While these chairs may initially appear to be of simple construction, closer analysis shows they were often made by skilled craftsmen with a strong understanding of the properties of wood, of how it grew and how best to use it. Surviving examples are predominantly found to have been made from ash, a hardwood which grows prolifically throughout Wales, and regularly found in the uprights, legs and seats of the chairs.
Elm was sometimes used for the seat because of its fibrous grain which made it strong and less likely to split or crack than oak. Although oak was used prolifically in the Welsh furniture-making tradition, it is only occasionally found in the stick chair. Sycamore – which was used for turned bowls, cawl spoons and other items made for the dairy and kitchen – was sometimes used in chair-making; mostly for arms, but is rarely found to have been used for the legs or uprights in surviving examples.
Other woods, such as fruitwoods, and even imported hardwoods were occasionally used. Pine or deal, being a softwood, would have been less strong and more susceptible to worm and rot, which may explain why it is not often found in existing examples.
Many of the chairs would originally have been painted to preserve them and perhaps also to decorate. Some examples which remain today have many layers of paint, varnish and subsequent finishes which make them more desirable to the collector.
Age and Origin
Providing an exact date and origin to these chairs is notoriously difficult though it is not, in our opinion, the most important consideration. While methods of construction remained unchanged for generations, it should not be assumed that the makers and owners were unaware of changing fashion and design, but that perhaps it was not relevant to the requirements of maker and owner.
Larger towns such as Haverfordwest and Carmarthen had well-established furniture makers, where contemporary and fashionable furniture could be acquired. Whereas the furniture of the cabinetmakers can be compared to a recognised lineage, there are few records for vernacular furniture.
In Wales, there is very little recorded provenance of stick chairs by their makers or owners.
However, in America and other parts of the British Isles, there is both pictorial and written evidence of similarly constructed chairs. An oak stool recovered from the Tudor war ship, Mary Rose, which sank in 1545, was made in exactly the same way as stick furniture found throughout Wales and the British Isles, which date from centuries later.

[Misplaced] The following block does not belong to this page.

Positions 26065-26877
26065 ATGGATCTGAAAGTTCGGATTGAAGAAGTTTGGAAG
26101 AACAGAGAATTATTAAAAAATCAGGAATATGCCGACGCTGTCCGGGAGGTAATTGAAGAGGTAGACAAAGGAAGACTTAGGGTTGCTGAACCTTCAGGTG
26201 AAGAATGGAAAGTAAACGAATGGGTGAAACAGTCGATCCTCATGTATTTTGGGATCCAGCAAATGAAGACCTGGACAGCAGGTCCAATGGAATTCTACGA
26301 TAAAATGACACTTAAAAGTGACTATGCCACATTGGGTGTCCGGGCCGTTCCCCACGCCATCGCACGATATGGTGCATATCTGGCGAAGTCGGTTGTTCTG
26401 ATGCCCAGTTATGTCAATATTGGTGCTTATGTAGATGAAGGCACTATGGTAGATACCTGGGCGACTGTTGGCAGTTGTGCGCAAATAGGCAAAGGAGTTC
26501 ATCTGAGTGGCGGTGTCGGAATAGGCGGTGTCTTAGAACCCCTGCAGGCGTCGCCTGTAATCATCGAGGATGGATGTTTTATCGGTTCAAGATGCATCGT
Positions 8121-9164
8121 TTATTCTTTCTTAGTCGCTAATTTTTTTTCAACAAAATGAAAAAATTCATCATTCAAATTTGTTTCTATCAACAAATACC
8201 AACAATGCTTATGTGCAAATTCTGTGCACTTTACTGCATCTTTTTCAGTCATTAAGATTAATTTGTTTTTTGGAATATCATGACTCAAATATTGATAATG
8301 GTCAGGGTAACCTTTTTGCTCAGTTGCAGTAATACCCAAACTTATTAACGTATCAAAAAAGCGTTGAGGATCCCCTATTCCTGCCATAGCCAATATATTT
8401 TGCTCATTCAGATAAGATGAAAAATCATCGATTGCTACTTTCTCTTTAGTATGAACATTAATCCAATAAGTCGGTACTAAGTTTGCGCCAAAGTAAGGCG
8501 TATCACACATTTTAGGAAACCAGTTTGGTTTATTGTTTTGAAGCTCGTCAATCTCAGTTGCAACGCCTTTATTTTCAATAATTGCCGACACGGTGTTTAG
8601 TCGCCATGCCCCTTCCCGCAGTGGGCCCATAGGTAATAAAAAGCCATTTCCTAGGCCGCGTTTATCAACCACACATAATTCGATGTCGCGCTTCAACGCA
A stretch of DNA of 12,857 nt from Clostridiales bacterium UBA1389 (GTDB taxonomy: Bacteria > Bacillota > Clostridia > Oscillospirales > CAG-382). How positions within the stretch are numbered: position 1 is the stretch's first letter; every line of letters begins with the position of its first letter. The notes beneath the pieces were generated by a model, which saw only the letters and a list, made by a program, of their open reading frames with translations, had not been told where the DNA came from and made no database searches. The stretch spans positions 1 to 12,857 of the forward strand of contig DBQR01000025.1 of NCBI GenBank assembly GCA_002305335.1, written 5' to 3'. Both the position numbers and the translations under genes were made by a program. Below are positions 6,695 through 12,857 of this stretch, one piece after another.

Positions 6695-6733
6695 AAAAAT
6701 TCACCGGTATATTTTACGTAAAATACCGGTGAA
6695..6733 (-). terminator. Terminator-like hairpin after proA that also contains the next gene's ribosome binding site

The method of fixing two pieces of wood with a split and wedge is timeless.
It is important to consider chairs which may have been stripped at some point and may appear to have less age than a chair which retains its original and subsequent finish.
While it is undoubtably interesting to know the history and provenance of the chairs, it is unwise to be drawn into being too definitive on their regional attribution. For example, Abercych in the heart of the Cych valley, a centre of woodturning for centuries, is situated in north Pembrokeshire but is also within half a mile of Carmarthenshire and Cardiganshire. Would the original owners have defined the chairs as we do today?
Lobster Pot Chairs
This elegant stick chair is of a style which has since become known to collectors and dealers as a ‘lobster pot’ design.
The lobster-pot style chair is found in other parts of the UK and often found in the West Country. Given the close geography and established trade, there should be no surprise that there are such similarities between West Country and Welsh furniture.
Made from ash and elm, the back sticks are held under tension by a deep and generous crest rail.
The honey colour perhaps indicates that it has been cleaned at some point but there are still traces of a darker, original finish.
Tim Bowen and his wife Betsan started an antiques business, based in Carmarthen, in 2003, specialising in Welsh country antiques. The couple’s book The Welsh Stick Chair – A Visual Record from which this extract is taken is published by Pethe Press priced £20. It can bought from www.timbowenantiques.co.uk